Today, Philadelphia sees three-day stretches of dangerous heat on average, the ABC data analysis found. In 30 years, those heat waves are projected to last four days, further compounding their health impacts.

"If you're going to have a really hot week, towards the end of the week, we're going to start seeing huge, huge numbers of people coming in," Sorensen said. "I always brace myself going into an ER shift when it's hot out."

Across the U.S., there have been 11,921 heat-related Emergency Medicine Services activations in the last month, for a rate of 3.6 per 100,000 residents, according to data from Balbus' office at HHS. Philadelphia's rate was even higher.

Rhaney winds up in the Emergency Room for COPD flair-ups and complications about three times a year, she said.

"I'm huffing and puffing, can't breathe, so they give me oxygen, give me a nebulizer. I'm usually on there about six, seven hours, then they say we have to admit you," Rhaney said. "And I'm in there about a week because it done got infected."

One time, Rhaney went to see her lung doctor for a regular appointment and it turned out she had sepsis -- an infection had reached her bloodstream.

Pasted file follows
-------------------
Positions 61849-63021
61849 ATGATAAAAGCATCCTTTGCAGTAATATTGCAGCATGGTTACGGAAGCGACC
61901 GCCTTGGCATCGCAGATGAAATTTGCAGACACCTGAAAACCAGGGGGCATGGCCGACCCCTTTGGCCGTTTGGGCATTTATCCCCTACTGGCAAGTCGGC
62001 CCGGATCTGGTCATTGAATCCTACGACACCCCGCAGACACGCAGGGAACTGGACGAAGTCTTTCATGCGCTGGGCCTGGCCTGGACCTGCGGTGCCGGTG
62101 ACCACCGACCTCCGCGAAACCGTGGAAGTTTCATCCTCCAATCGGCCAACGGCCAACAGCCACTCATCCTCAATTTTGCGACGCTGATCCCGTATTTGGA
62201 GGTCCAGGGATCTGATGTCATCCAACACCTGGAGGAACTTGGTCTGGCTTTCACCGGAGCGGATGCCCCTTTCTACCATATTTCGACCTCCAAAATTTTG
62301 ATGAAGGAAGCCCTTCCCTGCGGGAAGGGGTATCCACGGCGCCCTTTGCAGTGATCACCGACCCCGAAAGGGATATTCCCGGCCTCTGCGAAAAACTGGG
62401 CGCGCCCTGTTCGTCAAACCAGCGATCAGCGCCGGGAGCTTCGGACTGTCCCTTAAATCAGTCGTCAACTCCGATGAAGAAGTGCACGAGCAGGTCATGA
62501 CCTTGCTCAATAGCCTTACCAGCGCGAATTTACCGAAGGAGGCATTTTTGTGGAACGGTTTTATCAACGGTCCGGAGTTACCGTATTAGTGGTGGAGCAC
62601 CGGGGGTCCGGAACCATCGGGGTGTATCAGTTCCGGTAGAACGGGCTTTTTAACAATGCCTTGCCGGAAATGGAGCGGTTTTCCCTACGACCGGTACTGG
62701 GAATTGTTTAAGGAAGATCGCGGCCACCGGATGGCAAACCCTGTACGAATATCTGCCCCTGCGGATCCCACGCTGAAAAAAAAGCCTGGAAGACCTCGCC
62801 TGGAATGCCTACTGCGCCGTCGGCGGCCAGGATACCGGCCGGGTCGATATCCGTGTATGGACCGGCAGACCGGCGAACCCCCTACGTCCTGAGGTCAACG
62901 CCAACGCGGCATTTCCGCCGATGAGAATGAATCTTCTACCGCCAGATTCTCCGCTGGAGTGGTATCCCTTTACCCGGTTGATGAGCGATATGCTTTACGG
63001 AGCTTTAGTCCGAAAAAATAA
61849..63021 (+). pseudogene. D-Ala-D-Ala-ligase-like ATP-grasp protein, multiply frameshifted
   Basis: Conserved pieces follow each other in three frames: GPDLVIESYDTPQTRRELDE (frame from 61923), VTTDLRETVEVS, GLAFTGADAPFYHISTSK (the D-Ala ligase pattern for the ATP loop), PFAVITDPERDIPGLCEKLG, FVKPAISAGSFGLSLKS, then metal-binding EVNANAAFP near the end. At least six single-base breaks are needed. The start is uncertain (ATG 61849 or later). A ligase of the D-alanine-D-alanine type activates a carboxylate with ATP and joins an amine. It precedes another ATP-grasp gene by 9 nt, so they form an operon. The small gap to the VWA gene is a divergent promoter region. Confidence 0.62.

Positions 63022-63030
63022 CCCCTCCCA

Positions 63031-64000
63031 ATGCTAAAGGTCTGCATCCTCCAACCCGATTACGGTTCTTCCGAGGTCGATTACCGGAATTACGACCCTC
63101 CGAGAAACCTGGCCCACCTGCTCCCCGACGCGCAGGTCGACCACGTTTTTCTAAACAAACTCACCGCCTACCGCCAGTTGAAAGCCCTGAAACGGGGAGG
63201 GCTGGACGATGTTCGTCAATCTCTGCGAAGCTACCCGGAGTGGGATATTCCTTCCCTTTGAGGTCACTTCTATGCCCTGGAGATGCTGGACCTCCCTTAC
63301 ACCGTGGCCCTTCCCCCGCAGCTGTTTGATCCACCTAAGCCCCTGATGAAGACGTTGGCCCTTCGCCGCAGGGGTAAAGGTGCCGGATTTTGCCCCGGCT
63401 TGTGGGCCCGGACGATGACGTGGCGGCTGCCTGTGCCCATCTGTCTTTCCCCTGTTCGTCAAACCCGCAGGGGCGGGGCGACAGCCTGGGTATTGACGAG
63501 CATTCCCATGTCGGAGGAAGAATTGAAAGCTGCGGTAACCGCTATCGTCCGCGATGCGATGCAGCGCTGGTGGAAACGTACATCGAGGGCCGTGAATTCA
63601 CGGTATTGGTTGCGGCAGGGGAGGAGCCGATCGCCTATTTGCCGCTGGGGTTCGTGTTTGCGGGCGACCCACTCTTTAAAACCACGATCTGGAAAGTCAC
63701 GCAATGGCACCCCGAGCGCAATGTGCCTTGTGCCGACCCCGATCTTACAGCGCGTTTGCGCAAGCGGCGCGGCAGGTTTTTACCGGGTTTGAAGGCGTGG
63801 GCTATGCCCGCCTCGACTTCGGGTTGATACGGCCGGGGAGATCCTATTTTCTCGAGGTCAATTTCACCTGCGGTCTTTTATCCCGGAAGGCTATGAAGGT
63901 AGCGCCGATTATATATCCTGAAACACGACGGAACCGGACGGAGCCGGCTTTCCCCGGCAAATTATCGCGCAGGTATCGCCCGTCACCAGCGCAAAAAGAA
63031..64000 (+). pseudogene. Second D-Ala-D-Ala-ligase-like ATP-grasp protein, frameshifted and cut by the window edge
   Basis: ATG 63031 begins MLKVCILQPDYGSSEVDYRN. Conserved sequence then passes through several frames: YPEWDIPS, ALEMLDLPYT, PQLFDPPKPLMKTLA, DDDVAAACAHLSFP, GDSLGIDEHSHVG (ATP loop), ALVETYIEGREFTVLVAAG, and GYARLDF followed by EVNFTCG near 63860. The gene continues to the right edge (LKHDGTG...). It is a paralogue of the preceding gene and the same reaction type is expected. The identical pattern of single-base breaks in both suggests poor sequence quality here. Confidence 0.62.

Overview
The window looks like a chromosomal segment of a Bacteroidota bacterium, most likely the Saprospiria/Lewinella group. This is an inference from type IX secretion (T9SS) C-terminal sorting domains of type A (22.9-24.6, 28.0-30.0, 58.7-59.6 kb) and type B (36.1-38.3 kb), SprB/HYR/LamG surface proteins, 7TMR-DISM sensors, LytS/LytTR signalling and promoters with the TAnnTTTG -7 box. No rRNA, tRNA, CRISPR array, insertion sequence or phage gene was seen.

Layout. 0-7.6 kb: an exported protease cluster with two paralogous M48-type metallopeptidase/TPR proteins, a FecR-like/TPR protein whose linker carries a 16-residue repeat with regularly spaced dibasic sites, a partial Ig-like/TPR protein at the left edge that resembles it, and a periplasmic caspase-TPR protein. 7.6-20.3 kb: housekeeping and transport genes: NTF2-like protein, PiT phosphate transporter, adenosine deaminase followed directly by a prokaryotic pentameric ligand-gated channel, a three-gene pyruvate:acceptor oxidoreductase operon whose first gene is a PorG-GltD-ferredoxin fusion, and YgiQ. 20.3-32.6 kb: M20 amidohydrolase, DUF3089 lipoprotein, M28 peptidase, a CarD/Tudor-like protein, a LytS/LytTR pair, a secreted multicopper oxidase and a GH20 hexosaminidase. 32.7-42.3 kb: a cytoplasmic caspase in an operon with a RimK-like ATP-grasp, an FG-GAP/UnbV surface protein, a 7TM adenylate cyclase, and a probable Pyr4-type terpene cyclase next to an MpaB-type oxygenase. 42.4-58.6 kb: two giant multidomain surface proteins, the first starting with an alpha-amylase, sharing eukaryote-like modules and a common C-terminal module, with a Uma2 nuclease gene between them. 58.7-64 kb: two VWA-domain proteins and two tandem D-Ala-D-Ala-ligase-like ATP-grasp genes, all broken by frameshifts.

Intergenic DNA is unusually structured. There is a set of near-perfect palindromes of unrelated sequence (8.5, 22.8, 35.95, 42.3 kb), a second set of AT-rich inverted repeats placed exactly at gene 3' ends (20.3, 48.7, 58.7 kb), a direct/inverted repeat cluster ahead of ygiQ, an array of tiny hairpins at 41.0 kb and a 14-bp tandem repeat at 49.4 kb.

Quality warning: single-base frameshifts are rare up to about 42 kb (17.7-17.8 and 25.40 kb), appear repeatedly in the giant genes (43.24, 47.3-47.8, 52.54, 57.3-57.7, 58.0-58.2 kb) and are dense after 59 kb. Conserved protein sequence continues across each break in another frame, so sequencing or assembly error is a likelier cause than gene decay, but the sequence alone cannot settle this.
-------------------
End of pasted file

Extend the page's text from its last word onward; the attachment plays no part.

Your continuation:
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"I was so sick," she said. "I didn't even know I was that sick, and they admitted me right there and then."

These dangerous exacerbations and complications are likely to become more common as patients like Rhaney are exposed to rising temperatures and lengthening heat waves.

"Based on the trends, we can only expect that it's going to get worse," Manoff said.

Hotspots of exposure and sensitivity

The impacts of a hotter climate will not land on everyone equally. In Rhaney's zip code, 19141, there are currently 50 extremely hot days -- feeling like 90 degrees or more -- per year on average. In 30 years, Fist Street Foundation data projects there will be 68 days that hot annually.

In several North Philadelphia zip codes near Rhaney's, these estimates are even worse, with current counts of 53 extreme heat days projected to jump to 70 days each year. Center City will continue to see the highest counts, with 54 extremely hot days today growing to 71 days in 30 years, while parts of far Northeast and Northwest see roughly a week less than that at extreme temperatures.

Dr. James Rory Tucker is the head team physician at Temple University, practicing both sports medicine and family medicine and treating the health impacts of increasing heat exposure. He said in an urban environment like North Philadelphia, the heat "impacts the sidewalk, the blacktop, the asphalt, the buildings, and it's being absorbed, but it's also being reflected back. So it's amplifying that temperature, and so people are being exposed to that."